Spasmodic Torticollis








ICD-10 CODE G24.8



The Clinical Syndrome


Spasmodic torticollis is a rare condition characterized by involuntary movement of the head. It is classified as a focal or segmental dystonia and occurs in approximately 3 in 10,000 people. It begins in early adult life. The three varieties of spasmodic torticollis are as follows:




  • Tonic, which involves involuntary turning of the head to one side



  • Clonic, which involves involuntary shaking of the head



  • Tonic/clonic, which involves both types of involuntary movement



Spasmodic torticollis also can be subclassified based on the specific movement of the head: (1) rotation, which involves the turning of the head to the side; (2) laterocollis, which involves the leaning of the head against the shoulder; (3) retrocollis, which involves the leaning of the head toward the back; and (4) anterocollis, which involves the leaning of the head toward the chest. The disease occurs more commonly in women and often is initially diagnosed as a hysterical reaction or tic.


Thought to be due to dysfunction centrally, rather than a disease of the affected muscles, spasmodic torticollis often begins as a subtle involuntary movement of the head. Early in the disease, the dystonia is often intermittent. As the disease progresses, the symptoms become more severe and harder for the patient to hide. The dystonic movements may become more sustained and associated with constant, aching pain in the affected muscles. The pain often becomes the primary reason for the patient to seek medical attention, with the patient almost indifferent to the dystonic movements. The dystonia often disappears with sleep and becomes less pronounced on first awakening, with the dystonic movements and pain worsening as the day progresses. Spontaneous recovery has been reported, but, overall, treatment is difficult and of limited success.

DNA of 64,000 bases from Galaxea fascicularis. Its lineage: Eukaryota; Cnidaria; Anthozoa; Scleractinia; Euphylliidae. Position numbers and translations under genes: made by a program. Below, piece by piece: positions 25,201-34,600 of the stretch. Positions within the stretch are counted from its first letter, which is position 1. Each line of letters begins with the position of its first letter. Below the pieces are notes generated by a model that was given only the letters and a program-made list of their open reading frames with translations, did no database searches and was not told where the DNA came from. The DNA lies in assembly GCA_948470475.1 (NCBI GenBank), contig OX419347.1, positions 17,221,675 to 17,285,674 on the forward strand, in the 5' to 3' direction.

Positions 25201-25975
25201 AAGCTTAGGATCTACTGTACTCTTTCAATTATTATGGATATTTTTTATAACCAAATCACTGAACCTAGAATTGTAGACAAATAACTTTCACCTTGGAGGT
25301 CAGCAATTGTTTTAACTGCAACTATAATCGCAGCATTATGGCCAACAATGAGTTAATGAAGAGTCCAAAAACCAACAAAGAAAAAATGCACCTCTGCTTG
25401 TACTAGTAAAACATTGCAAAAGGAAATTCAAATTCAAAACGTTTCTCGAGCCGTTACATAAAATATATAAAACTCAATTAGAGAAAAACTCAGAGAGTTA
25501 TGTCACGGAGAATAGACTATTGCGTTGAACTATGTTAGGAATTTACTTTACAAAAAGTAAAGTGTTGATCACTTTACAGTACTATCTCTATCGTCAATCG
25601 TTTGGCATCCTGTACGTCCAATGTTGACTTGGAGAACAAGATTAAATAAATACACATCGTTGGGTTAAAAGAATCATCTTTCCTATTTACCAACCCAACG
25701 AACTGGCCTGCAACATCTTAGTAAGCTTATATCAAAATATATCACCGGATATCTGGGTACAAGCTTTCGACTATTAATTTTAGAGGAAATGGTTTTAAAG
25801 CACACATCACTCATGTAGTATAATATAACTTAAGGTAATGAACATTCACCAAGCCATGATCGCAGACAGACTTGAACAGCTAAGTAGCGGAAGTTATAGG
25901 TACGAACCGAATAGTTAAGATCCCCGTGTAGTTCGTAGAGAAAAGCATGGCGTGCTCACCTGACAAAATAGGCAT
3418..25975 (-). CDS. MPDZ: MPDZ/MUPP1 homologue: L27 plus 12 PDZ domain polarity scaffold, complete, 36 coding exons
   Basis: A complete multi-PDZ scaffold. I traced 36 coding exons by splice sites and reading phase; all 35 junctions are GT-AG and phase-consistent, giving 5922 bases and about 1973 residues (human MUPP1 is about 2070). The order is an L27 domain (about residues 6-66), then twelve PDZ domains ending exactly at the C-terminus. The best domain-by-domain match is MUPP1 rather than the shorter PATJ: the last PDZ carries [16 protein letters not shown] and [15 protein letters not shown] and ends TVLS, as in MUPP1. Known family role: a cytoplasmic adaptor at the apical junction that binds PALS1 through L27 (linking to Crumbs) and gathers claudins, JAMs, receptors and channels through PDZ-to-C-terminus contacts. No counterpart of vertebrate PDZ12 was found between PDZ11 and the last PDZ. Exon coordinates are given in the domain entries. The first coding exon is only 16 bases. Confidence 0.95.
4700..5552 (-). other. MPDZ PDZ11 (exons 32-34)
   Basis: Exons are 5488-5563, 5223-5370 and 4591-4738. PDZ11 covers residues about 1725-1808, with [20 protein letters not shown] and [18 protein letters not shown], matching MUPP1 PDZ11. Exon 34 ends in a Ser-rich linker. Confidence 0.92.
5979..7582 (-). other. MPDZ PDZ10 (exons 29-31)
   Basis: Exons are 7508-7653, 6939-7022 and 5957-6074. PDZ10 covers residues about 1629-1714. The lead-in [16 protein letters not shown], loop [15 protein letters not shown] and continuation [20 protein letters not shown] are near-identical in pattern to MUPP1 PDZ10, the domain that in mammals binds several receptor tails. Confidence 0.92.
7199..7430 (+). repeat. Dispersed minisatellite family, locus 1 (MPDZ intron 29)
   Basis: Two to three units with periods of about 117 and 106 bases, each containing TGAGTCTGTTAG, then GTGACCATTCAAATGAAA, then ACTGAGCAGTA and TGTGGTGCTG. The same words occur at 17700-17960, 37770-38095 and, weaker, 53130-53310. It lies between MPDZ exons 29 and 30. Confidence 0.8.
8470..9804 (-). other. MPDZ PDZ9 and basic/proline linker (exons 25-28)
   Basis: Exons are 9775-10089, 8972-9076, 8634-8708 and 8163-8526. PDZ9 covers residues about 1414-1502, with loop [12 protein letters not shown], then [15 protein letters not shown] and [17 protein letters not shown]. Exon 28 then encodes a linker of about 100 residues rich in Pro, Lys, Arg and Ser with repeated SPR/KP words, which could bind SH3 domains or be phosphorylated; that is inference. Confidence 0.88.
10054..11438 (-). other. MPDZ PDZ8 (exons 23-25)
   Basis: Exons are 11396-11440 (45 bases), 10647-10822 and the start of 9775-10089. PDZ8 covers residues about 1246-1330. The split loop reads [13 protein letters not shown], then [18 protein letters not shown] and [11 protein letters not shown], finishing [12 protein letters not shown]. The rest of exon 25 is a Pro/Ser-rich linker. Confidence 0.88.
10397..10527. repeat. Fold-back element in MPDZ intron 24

Signs and Symptoms


A patient with spasmodic torticollis exhibits involuntary, dystonic movements of the head. In extreme cases, the dystonia is continuous and the laterocollis so marked that the patient’s ear rests on the ipsilateral shoulder ( Figs. 22.1 and 22.2 ). Pain may be a predominant feature of the syndrome, and spasms of the cervical paraspinous musculature, the strap muscles of the neck, and the sternocleidomastoid are often present. Hypertrophy of the affected muscles may occur occasionally. Other than the dystonic movements, the neurological examination is normal. As mentioned previously, the patient may seem indifferent to the abnormal head movements or position. Touching the opposite side of the face or chin often causes the dystonia to cease momentarily.




Fig. 22.1


The dystonia of spasmodic torticollis causes significant pain and functional disability.



Fig. 22.2


Anterocollis, Right Laterocaput and Laterocollis

From Le Goff F, Duparc F, Lefaucheur R, et al. Clavicle fracture mimicking dropped-head syndrome in a patient with multiple system atrophy. Parkinsonism Relat Disord . 2017;35:98–99, fig. 1A. ISSN 1353-8020, doi-org.easyaccess2.lib.cuhk.edu.hk/10.1016/j.parkreldis.2016.11.008 . www.sciencedirect.com.easyaccess2.lib.cuhk.edu.hk/science/article/pii/S1353802016304394 .




Signs and Symptoms


A patient with spasmodic torticollis exhibits involuntary, dystonic movements of the head. In extreme cases, the dystonia is continuous and the laterocollis so marked that the patient’s ear rests on the ipsilateral shoulder ( Figs. 22.1 and 22.2 ). Pain may be a predominant feature of the syndrome, and spasms of the cervical paraspinous musculature, the strap muscles of the neck, and the sternocleidomastoid are often present. Hypertrophy of the affected muscles may occur occasionally. Other than the dystonic movements, the neurological examination is normal. As mentioned previously, the patient may seem indifferent to the abnormal head movements or position. Touching the opposite side of the face or chin often causes the dystonia to cease momentarily.


Feb 9, 2020 | Posted by in PAIN MEDICINE | Comments Off on Spasmodic Torticollis
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